|Above-ground pool or built-in pool? A tough choice.|
Stink or swim? Don’t sweat it!Here’s some good news; the idea of “Cheap pools” is no April fools joke! There are indeed many ways to make your pool-cool dream a reality. Use even just one of these five money-saving pool buying tips and getting that cool splash in your own back yard could happen this summer.
Solution #1: Above ground poolsAbove-ground pools were all the rage in the ‘60s and ‘70s, but they are gaining in popularity today in many communities because they offer so many benefits.
- The most obvious benefit: cost savings. Above ground pools are cheaper pools. Not only are the raw materials significantly cheaper for above-ground pools, but installing one can be a do-it-yourself project, saving you tons over the cost of hiring a contractor and a crew to build an in-ground pool.
- An above-ground pool is less disruptive to the environment, since you’re not displacing and removing earth, as you must for an in-ground pool.
- Above-ground pools are portable pools! If you’re not sure how long you’ll be at your current address, definitely consider a pool above ground; not only is a built-in pool an unreliable investment for property value reasons, but (stop me if you’ve heard this) you can’t take it with you when you go. That is, not unless you are smart enough to go above ground in your planning.
Solution #2: Think small, save bigThink about this for a moment; who in your family will most use a pool if you buy one? For most families, it’s the kids who take the plunge most often. If that’s the case for you, and if your children are very young, consider going to your local toy store and picking up an inflatable pool. Advantages of these blow-up pools:
- Inflatable pools take just minutes to set up or take down.
- Inflatable pools require the least amount of water.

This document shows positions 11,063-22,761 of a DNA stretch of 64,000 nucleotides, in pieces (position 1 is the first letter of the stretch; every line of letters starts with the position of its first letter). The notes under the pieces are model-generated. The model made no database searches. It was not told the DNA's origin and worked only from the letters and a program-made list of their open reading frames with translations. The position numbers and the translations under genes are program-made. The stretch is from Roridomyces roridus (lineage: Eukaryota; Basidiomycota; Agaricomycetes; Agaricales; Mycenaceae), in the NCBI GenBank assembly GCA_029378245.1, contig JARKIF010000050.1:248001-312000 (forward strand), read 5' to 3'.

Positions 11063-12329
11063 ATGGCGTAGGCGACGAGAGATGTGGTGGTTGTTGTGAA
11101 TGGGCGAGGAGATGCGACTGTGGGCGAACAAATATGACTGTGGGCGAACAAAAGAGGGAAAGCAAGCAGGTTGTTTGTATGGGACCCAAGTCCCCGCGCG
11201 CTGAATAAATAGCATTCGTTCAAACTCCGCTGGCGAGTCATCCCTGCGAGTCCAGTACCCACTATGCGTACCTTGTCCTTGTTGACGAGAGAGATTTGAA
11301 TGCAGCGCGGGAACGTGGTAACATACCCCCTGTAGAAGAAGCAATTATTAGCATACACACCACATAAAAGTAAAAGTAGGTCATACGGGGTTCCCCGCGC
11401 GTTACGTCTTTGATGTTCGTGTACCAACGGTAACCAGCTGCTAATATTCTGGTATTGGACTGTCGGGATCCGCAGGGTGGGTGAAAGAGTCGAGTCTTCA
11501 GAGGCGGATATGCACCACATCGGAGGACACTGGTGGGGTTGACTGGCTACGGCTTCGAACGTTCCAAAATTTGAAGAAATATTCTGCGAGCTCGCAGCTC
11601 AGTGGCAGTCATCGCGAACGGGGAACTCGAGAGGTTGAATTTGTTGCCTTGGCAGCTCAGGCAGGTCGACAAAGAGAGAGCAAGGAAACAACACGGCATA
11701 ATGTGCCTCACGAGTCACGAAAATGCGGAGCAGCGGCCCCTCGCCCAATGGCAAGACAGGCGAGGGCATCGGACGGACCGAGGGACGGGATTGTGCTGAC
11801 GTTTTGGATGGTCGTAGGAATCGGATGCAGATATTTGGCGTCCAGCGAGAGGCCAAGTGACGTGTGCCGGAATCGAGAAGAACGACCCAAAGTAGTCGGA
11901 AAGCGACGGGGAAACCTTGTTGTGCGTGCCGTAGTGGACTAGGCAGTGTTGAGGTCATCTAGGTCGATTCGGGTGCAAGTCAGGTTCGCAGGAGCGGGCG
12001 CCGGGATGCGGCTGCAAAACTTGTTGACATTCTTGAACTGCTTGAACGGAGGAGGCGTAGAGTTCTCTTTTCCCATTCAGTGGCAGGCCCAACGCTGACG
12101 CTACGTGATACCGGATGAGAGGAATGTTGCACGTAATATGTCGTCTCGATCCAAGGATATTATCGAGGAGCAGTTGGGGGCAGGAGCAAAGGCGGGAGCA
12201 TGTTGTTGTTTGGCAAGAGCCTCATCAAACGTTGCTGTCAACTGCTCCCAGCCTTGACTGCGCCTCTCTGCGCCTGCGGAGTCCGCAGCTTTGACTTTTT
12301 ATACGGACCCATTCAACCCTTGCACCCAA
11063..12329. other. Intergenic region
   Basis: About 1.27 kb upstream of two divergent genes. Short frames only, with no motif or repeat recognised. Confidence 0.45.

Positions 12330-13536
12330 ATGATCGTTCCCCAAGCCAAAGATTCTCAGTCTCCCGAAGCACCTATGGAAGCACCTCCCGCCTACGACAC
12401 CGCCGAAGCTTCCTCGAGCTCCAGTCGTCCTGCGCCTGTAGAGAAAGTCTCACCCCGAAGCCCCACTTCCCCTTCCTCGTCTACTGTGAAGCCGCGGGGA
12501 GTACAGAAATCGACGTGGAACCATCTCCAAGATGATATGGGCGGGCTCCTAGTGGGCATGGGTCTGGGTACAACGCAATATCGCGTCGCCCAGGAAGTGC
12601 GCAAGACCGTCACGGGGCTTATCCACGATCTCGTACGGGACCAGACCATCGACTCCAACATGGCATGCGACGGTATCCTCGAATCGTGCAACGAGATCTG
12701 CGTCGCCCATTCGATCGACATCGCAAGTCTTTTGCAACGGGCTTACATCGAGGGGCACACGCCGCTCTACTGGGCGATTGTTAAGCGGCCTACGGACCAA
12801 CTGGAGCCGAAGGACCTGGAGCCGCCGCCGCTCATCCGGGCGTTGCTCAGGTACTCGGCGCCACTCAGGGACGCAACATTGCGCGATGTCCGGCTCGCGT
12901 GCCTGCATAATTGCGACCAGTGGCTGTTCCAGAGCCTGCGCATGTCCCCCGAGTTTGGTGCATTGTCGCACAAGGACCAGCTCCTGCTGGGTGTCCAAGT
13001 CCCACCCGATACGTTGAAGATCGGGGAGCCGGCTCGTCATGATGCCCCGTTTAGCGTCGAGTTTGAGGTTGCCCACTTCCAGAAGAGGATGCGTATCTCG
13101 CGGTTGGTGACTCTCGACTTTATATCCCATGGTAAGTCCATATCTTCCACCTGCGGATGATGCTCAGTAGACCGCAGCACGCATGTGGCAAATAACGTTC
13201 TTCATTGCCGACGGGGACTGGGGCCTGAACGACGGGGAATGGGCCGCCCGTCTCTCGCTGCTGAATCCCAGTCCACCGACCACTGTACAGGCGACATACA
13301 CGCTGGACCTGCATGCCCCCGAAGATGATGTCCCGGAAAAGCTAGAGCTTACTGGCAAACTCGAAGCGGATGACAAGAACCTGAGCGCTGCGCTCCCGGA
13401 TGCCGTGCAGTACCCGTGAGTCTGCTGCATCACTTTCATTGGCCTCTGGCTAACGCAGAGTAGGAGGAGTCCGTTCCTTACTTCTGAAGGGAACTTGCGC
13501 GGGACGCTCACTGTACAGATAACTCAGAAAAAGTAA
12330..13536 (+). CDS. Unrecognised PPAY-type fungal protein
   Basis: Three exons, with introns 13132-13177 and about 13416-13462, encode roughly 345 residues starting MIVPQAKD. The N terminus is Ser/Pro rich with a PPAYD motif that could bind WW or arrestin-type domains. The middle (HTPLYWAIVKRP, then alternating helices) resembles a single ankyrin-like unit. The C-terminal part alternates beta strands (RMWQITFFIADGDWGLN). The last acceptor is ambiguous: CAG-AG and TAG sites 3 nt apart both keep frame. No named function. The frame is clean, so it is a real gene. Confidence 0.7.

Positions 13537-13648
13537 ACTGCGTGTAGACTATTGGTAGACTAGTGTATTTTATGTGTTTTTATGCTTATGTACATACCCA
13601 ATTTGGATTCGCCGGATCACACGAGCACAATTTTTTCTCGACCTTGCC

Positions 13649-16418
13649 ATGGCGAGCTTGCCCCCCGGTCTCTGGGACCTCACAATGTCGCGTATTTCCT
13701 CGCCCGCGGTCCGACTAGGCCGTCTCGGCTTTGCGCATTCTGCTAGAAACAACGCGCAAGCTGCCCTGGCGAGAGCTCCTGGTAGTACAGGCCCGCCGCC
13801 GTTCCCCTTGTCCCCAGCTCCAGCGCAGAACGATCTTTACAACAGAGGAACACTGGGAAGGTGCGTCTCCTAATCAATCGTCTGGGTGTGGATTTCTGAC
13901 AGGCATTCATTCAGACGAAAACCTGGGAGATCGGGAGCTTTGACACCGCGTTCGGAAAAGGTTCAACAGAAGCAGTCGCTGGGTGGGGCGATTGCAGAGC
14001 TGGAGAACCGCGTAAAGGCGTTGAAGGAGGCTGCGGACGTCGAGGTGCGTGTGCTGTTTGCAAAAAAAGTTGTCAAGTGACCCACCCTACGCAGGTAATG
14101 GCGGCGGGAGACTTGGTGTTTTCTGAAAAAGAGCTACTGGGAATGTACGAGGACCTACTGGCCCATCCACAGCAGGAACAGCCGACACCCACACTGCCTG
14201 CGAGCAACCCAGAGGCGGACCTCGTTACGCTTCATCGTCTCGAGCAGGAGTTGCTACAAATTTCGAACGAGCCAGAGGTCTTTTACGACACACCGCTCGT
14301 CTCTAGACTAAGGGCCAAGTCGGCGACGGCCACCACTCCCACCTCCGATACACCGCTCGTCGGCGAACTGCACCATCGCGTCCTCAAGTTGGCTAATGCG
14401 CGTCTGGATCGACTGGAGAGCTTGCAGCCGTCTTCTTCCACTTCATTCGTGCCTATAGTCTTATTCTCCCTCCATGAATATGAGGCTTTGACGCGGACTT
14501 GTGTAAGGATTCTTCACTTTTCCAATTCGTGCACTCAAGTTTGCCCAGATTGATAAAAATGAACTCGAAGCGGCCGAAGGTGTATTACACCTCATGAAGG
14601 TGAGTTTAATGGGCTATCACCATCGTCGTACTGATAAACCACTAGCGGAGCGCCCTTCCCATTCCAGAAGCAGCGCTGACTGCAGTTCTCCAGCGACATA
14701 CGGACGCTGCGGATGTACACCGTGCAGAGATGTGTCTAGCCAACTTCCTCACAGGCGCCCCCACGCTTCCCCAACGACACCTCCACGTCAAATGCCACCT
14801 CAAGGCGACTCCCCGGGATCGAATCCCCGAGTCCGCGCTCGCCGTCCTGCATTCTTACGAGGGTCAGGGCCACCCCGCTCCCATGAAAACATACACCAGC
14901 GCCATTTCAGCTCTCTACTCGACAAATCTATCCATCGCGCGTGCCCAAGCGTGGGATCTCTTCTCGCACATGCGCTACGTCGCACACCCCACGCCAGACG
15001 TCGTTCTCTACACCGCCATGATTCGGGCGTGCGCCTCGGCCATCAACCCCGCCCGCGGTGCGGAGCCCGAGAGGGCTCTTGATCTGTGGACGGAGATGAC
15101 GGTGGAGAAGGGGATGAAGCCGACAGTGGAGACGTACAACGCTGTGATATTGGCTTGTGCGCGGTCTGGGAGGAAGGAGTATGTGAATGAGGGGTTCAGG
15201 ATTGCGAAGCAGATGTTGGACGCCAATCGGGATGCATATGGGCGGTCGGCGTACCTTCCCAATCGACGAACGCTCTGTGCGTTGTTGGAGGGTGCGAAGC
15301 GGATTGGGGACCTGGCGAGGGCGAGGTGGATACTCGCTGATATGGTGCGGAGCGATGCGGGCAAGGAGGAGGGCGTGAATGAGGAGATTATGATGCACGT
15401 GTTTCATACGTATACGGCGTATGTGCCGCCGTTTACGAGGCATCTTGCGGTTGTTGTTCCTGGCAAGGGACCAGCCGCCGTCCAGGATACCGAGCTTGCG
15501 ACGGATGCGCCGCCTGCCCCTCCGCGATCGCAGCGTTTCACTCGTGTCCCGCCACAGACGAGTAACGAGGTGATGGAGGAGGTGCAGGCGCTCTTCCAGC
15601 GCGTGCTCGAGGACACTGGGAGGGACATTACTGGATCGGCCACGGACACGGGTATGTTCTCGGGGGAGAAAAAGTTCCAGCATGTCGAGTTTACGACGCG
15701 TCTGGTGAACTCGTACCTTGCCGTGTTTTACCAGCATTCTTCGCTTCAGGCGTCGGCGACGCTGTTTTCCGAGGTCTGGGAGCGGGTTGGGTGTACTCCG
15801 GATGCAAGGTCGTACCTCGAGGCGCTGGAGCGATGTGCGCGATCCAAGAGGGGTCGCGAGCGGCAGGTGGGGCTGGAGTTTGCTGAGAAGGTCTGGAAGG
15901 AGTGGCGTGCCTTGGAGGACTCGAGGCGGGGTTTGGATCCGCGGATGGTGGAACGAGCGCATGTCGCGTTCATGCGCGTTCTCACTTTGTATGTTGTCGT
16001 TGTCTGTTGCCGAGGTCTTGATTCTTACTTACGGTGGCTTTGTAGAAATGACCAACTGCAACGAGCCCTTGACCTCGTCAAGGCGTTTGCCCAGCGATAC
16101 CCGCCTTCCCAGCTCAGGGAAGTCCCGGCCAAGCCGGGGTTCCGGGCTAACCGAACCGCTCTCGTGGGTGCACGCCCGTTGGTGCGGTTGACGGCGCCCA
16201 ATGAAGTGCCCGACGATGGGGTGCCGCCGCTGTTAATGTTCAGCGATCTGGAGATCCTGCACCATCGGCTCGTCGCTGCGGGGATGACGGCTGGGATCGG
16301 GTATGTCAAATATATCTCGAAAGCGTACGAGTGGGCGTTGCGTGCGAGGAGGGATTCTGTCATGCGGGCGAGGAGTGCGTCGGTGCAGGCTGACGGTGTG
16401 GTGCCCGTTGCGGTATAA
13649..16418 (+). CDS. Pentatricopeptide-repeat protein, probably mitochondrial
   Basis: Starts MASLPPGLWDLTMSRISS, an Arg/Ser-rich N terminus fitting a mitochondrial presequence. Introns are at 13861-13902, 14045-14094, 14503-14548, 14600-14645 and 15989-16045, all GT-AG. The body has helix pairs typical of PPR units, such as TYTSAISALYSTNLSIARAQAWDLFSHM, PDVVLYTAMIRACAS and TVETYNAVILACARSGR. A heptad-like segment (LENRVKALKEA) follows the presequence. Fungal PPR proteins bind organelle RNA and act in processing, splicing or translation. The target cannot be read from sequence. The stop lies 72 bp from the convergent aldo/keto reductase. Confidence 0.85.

- Inflatable pools cost the least of any pool solution.
Solution #3: Go hybrid with an In-ground vinylLike any in-ground pools, the vinyl-lined in-ground pool begins with a big hole but...after adding some reinforcing framing of wood or other material, the hole is lined with a vinyl material similar to the walls of a standard above-ground pool.
While more expensive than an above-the-ground pool, a vinyl-lined in-ground pool is much cheaper than a typical in-ground pool. Of course, it’s also less sturdy; the lining typically needs replacing after 10 years. But the lower up-front cost gives you all the benefits of an in-ground swimming pool without the upfront dent in your budget—particularly worth considering for those whose current finances are recessed, but likely to improve with time.
Solution #4: Consider a Saltwater pool
|Cool Savings on Pools!|
Solution #5: Be shallow and save!When you make your plan for an in-ground pool, consider that the greater the depth, the greater the cost—not only to have your pool built and installed but to maintain it as well.
So ask yourself how you plan to use your pool:
- Do you have a budding Olympic diver in your family? If yes, then you need a deep pool. But you may be able to save by shortening the shallow end.
- Is it primarily for exercise, such as doing laps? If so, doing laps doesn’t require a deep-end at all.
- Do you plan to use it mostly for water sports, such as water polo, Marco Polo, or water volley ball? For most water sports like these, a deep end makes it difficult or impossible to play. Plan for a more even pool depth and you’ll increase enjoyment and save money.
Resources and statistics for further researchTo see the resources used in this article or to get more information on saving money on outdoor pools, take a look at the following links:
- This link provides a list of pool types - http://home.howstuffworks.com/swimming-pool1.htm
- See www.poolsolutions.com to get a sense of ongoing testing and maintenance.
- For money-saving tips for pool-buyers and pool owners, and even more outdoor pool cost-savings tips check here.
- Find money-saving tips for pool purchases at ehow.com.
1The Association of Pool and Spa Professionals estimates 10,573,780 in ground and above ground pools in the contiguous 48 states and Washington DC.
2Number of U.S. households: see www.census.gov.